As cases surge, rural hospital leaders advocate for additional COVID-19 relief

November 19, 2020
In The News

WASHINGTON, D.C. - The surge in coronavirus cases is taking its toll on rural America. Advocates for small hospitals are pushing for another stimulus package to help cover costs they say they could not prepare for.

Coronavirus cases are increasing nationwide, particularly in the Midwest and upper Plains.

On the front lines, rural hospitals are facing some of the same problems they faced this spring: a lack of beds, and a shortage of workers to handle the rising caseload.

“Right now, a number of our hospitals across the country are very, very close if not at maximum capacity,” said Carrie Cochran-McClain, vice president of government affairs and policy at the National Rural Health Association.

More than 1.5 million COVID-19 cases in the U.S. have come from rural counties throughout the pandemic. More than 200,000 of those cases have come within the last week, a 36 percent jump from the week prior, Cochran-McClain said.

The surge in cases is troubling rural hospitals in many parts of the country. In all, 134 rural hospitals have closed in the last decade; 17 of those just this year, forcing COVID patients to travel farther to receive care.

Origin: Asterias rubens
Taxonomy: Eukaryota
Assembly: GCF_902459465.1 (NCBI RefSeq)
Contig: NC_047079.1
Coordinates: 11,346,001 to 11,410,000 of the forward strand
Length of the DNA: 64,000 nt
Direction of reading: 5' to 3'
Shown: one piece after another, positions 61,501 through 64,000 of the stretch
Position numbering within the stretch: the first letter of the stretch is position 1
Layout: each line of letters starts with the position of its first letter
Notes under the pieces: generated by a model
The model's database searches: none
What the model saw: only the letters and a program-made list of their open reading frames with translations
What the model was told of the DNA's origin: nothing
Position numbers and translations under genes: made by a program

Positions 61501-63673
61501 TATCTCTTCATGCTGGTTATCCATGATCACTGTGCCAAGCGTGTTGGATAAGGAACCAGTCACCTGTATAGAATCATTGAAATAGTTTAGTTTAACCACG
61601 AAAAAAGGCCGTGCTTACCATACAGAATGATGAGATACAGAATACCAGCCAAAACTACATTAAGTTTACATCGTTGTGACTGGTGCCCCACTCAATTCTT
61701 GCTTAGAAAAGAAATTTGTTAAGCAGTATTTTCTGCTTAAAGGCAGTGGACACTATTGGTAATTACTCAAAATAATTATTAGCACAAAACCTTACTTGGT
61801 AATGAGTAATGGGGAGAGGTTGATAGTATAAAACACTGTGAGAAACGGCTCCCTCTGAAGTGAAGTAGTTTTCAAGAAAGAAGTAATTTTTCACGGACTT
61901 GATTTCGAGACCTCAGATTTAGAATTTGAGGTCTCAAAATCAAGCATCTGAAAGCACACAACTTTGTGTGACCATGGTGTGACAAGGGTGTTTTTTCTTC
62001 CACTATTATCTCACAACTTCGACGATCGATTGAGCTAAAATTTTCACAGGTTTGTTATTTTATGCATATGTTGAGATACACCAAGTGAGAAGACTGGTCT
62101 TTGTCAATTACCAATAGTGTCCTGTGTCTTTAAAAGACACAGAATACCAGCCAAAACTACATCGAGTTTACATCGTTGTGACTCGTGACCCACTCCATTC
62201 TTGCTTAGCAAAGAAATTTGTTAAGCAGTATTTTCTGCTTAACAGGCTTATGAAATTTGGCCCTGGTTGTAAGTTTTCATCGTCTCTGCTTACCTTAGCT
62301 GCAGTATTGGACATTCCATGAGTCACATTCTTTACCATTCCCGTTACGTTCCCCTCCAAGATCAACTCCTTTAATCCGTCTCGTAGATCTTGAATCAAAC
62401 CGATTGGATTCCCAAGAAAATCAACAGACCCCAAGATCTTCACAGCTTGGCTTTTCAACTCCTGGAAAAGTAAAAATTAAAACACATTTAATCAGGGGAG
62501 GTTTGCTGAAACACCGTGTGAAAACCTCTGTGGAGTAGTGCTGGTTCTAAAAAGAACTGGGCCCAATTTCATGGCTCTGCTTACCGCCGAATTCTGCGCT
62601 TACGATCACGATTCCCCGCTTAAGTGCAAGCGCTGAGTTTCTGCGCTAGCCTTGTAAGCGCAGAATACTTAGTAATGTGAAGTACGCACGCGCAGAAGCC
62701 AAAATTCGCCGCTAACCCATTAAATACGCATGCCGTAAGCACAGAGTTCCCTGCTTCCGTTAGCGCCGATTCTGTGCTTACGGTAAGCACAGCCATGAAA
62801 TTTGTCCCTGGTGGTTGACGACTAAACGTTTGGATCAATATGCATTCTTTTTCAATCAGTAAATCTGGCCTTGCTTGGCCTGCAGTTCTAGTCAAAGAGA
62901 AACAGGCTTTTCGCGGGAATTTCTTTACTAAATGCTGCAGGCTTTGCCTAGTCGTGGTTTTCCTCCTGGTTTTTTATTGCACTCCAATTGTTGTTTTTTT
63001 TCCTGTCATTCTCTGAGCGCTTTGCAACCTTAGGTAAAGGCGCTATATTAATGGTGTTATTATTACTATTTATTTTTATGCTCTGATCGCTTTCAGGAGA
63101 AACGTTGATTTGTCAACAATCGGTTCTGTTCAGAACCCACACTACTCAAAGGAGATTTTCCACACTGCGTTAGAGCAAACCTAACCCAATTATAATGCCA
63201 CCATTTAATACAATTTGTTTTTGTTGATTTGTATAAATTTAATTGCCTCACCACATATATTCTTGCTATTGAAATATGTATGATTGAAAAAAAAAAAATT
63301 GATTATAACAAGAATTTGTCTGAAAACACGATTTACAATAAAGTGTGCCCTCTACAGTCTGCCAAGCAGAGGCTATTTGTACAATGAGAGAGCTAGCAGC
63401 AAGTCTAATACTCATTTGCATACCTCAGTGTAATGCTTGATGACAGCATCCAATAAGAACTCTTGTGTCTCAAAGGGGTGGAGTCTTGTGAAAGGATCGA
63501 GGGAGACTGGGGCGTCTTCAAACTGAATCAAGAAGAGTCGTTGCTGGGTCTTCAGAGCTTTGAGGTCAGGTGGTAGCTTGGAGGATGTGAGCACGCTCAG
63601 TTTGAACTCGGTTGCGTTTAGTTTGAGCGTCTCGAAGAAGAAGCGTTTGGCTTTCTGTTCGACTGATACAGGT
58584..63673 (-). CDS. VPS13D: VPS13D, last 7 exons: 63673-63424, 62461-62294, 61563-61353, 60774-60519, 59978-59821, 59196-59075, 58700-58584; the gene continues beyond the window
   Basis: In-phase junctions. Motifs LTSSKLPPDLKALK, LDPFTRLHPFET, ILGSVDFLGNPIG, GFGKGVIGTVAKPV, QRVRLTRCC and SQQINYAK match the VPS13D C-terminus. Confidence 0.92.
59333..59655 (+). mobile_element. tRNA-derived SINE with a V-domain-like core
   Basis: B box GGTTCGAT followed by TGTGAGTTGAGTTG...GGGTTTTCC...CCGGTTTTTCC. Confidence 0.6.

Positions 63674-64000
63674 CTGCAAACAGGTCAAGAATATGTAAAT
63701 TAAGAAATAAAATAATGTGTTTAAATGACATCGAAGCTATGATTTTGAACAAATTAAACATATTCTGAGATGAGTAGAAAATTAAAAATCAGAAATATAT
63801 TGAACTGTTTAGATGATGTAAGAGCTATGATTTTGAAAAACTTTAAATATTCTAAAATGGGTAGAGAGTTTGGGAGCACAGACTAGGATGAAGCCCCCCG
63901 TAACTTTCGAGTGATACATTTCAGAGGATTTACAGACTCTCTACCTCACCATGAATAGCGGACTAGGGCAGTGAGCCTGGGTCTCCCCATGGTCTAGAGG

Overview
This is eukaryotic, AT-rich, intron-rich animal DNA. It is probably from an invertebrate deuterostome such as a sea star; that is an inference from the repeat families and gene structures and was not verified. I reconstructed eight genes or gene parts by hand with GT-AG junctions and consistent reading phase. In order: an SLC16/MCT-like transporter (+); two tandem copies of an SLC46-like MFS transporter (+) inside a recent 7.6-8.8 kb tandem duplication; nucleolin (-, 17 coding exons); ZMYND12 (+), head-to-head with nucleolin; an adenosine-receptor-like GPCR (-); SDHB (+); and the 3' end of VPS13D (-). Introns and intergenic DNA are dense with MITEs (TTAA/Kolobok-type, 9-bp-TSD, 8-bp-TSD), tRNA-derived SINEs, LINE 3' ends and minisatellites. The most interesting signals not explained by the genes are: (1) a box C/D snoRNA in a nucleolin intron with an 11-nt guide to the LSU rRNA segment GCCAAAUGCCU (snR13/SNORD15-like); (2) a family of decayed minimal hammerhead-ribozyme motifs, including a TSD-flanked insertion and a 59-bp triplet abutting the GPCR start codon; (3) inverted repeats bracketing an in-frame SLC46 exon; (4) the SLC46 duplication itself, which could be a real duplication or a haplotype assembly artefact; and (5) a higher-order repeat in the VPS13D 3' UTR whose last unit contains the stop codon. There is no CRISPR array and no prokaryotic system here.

“Going into COVID, there was kind of a reduction of elective surgeries that a hospital would normally count on to make its margins, to make ends meet,” she said.

This one-two punch of both medical and economic challenges has industry advocates urging congress to pass another comprehensive stimulus package.

Lawmakers on both sides of the aisle still remain divided on the overall price tag, and what should be included.

“While this election isn’t settled yet, we still have a duty and an obligation to move forward on any type of funding to take care of our constituents,” said Rep. Mike Kelly (R-Pa.).

“There is still some money out there that could be driven out to help,” said Rep. Fred Keller (R-Pa.), referencing the estimated $130 billion remaining in the Paycheck Protection Program from this summer. “That’s why I’ve been saying whatever we do needs to be narrowly focused.”

“COVID-19 didn’t care who was president, it just advances,” said Rep. Ed Case (D-Hawaii). “If we just leave it to that, it’s going to devastate our country even more.”

Industry leaders say a stimulus package needs to provide more equipment and personal protective equipment for hospital workers.  Rural, or critical access, hospitals have 25 beds or less. They often have just one or two ventilators, and most don’t have an intensive care unit.

“We are hopeful there will be an additional COVID relief package,” Cochran-McClain said.